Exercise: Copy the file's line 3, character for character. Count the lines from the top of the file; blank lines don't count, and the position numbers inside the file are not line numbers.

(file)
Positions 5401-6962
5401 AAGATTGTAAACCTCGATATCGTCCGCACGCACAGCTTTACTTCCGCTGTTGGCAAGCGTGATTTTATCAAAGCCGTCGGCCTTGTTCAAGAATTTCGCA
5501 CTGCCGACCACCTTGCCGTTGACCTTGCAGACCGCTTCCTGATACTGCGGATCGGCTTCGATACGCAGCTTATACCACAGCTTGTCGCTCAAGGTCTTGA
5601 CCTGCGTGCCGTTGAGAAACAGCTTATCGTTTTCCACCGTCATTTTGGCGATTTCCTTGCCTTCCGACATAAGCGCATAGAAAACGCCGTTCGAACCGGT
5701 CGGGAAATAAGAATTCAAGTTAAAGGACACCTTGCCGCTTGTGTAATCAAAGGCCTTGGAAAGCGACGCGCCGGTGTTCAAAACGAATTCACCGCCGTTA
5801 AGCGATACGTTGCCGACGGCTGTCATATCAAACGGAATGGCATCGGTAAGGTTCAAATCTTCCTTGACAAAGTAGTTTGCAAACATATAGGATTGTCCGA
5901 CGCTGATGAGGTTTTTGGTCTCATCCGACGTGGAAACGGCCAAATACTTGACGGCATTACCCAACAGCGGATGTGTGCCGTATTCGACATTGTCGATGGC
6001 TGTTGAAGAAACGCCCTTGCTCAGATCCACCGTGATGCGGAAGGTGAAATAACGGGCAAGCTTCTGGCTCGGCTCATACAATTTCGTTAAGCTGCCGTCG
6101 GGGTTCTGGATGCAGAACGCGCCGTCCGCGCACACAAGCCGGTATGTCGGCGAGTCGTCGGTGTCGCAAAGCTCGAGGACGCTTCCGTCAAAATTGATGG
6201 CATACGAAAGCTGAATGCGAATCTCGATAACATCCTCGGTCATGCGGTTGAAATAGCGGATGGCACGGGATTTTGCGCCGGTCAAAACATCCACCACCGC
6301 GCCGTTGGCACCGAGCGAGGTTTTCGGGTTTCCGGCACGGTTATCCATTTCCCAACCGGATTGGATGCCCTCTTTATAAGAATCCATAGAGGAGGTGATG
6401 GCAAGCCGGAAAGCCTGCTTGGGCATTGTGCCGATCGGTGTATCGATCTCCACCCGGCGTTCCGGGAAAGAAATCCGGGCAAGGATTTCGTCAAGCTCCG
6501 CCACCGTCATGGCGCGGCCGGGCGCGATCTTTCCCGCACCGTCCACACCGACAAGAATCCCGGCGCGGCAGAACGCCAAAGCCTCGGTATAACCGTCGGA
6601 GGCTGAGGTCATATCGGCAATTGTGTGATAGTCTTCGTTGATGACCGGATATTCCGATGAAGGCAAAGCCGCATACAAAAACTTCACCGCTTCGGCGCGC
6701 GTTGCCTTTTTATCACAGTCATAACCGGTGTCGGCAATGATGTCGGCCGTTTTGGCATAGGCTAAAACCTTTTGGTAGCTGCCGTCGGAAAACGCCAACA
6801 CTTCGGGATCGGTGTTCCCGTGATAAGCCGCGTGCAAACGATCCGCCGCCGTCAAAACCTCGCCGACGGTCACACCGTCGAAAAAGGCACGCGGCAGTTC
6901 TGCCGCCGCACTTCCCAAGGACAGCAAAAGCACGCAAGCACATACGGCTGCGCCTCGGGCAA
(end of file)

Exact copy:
5501 CTGCCGACCACCTTGCCGTTGACCTTGCAGACCGCTTCCTGATACTGCGGATCGGCTTCGATACGCAGCTTATACCACAGCTTGTCGCTCAAGGTCTTGA